His skill and education served him well as a professional soldier. After nine years, he was a sergeant, the highest rank that most common soldiers could expect to achieve, and one in which afforded numerous opportunities for earning extra money over and above the base pay. By 1772 he was in the 17th Regiment of Foot, a regiment that had spent ten years in North America, first participating in the sieges of Louisbourg in 1758, Ticonderoga in 1759, Montreal in 1760, then in the West Indies, and on the American frontier during Pontiac's Rebellion. It is not known whether Whitaker was in the 17th during this time, or served in a different regiment before joining the 17th. Whether he had been to America before or not, in late 1775 he embarked with his regiment for Boston to reinforce the British garrison that was besieged there.

The 17th Regiment of Foot disembarked in Boston in December 1775. Joseph Whitaker served in the regiment's grenadier company. Detached from the regiment and joined with other grenadier companies to form a grenadier battalion, Whitaker's company was in the forefront of many of the war's most fierce and famous battles. He came through it all unscathed. And his time in America brought more good fortune to him.

The British grenadier battalions spent most of the second half of the war quartered in the area of New York City. Probably during that time, he met Mary Williams, a widow who had lived in the city "prior to and during the troubles." She ran a business "in the public line" - probably referring to a public house or tavern - and did well enough to purchase property "in her own right for ever." Her holdings amounted to between four and five hundred pounds, a testament to her enterprise. She married Sergeant Whitaker, who by this time may have accumulated a fair amount of cash from his work for the army. In terms of prosperity, their future looked bright.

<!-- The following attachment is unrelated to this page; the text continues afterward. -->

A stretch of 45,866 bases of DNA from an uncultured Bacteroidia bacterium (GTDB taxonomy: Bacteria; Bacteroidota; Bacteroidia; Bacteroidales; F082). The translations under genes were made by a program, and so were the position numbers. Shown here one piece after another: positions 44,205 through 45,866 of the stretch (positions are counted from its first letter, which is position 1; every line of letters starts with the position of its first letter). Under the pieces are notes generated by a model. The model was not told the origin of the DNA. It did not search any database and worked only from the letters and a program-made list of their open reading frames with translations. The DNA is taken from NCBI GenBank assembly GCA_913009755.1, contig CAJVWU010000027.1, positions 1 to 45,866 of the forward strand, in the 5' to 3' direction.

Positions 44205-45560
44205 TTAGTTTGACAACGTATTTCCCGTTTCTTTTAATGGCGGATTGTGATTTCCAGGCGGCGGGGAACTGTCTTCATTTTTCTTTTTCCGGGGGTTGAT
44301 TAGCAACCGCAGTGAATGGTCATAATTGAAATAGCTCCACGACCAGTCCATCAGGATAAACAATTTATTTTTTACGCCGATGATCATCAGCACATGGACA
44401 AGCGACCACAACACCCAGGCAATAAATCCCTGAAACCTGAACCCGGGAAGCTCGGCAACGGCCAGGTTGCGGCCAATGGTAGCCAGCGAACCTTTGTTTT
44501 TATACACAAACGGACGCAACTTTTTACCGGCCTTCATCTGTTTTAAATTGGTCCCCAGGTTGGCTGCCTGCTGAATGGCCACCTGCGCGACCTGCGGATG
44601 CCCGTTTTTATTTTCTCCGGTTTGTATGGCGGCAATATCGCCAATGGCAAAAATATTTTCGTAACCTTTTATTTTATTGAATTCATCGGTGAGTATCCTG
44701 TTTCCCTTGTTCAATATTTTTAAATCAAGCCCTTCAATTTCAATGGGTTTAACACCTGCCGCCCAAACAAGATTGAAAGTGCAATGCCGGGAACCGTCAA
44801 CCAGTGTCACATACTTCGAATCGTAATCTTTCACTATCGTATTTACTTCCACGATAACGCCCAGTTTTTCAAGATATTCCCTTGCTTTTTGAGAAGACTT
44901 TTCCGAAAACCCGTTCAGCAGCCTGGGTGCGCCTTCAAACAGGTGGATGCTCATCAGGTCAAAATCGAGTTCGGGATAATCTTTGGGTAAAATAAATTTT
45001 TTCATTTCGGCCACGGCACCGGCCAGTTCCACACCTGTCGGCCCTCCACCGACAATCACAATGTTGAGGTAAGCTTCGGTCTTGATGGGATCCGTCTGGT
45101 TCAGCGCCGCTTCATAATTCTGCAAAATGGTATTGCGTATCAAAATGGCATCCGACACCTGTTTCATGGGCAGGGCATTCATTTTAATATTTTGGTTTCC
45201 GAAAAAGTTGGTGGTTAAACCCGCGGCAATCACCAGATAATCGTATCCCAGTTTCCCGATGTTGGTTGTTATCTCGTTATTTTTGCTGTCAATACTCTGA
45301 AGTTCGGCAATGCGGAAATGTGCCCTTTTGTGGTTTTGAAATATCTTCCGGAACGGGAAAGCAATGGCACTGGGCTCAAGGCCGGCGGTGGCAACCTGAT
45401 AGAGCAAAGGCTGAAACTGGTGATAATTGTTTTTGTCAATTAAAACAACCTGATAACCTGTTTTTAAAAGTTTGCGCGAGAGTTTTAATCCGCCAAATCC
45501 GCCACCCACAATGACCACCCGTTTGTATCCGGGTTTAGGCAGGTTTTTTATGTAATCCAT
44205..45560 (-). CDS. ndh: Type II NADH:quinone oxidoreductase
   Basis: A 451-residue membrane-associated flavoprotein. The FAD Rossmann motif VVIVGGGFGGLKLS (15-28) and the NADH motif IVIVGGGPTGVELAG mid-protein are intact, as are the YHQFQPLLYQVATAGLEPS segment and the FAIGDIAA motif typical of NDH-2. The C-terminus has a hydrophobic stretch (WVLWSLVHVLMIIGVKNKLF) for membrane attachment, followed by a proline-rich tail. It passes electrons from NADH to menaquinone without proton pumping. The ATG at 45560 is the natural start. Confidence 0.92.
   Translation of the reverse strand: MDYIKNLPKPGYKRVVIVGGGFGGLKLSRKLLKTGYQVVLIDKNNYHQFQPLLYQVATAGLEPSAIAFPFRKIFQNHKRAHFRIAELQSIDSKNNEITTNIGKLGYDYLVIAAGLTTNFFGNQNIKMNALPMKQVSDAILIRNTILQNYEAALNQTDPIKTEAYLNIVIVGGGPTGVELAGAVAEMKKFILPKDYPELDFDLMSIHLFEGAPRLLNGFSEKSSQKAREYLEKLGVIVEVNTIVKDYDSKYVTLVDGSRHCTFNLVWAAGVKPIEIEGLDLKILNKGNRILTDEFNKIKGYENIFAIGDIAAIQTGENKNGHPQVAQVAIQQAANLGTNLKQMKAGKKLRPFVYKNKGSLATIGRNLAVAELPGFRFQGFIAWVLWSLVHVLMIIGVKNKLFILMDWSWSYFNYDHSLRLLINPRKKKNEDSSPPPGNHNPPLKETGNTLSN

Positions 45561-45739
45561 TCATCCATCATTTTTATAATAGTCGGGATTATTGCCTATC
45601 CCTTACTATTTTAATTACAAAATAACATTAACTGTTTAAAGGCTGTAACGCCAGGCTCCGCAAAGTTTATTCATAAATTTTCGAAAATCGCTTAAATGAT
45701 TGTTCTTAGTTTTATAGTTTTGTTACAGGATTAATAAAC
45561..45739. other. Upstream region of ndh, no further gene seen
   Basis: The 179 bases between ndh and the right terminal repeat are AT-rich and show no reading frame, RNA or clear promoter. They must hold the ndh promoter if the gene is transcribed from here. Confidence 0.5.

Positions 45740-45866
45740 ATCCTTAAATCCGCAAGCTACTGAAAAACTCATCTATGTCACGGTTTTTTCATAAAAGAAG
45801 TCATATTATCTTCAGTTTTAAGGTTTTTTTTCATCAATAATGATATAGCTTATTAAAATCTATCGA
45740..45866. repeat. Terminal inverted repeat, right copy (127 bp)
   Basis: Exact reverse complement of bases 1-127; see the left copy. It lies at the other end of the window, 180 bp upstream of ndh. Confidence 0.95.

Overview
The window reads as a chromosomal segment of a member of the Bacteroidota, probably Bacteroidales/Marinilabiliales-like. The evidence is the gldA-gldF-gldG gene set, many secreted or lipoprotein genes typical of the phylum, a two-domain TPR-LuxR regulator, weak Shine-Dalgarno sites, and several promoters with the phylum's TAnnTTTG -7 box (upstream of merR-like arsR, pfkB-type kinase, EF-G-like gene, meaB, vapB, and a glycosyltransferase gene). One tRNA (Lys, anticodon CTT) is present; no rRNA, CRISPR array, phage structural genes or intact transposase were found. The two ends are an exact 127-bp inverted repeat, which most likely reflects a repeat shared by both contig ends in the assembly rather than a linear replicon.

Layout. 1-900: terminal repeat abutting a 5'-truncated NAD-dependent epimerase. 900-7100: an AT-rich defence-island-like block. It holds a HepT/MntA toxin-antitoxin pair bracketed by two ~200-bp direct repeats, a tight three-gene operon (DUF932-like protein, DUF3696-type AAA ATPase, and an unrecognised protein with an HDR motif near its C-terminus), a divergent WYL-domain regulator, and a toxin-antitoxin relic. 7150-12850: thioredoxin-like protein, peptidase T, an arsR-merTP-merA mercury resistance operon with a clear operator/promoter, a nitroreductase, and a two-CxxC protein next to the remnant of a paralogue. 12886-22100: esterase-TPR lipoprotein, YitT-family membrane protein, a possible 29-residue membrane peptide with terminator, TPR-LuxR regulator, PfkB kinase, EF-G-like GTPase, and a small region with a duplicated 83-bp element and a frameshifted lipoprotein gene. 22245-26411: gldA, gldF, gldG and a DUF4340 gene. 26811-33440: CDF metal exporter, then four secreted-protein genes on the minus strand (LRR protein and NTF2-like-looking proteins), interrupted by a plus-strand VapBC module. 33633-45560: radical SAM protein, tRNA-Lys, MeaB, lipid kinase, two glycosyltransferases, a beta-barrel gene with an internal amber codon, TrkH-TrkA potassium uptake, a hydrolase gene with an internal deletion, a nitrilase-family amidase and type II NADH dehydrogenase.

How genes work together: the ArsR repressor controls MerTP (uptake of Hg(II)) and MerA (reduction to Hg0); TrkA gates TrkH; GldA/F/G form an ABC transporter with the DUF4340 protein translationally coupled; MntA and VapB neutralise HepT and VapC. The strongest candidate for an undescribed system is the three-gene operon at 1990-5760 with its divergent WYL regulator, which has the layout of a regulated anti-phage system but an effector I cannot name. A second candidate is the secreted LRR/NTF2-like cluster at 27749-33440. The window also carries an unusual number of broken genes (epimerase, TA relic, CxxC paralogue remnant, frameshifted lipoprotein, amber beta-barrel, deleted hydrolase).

No amount of marital optimism, however, could overcome the tide of events for the British military and Loyalist citizens in America. By 1783 the war was lost. The army and a large number of inhabitants were forced to abandon the city of New York. Joseph and Mary Whitaker left their property "to the mercy of the rebels," and sailed with the 17th Regiment to Halifax, Nova Scotia. They didn't stay there long. A reduction in forces afforded Sergeant Whitaker the opportunity to be discharged. 

The couple went to England, where Joseph Whitaker went before the army pension examining board at Chelsea, near London, in February 1784, and was awarded a pension. This would afford a modest but sufficient income for them. Mary Whitaker made a claim to have her losses compensated by the British government, but hers was one of thousands of such claims. Whether she ever received any payment is not known.

Information in this installment come from the muster rolls of the 17th Regiment of Foot (WO 12), the army out-pension admission books (WO 116), and Audit Office records (AO 13), all in The National Archives of Great Britain.

Learn more about British Soldiers in the American Revolution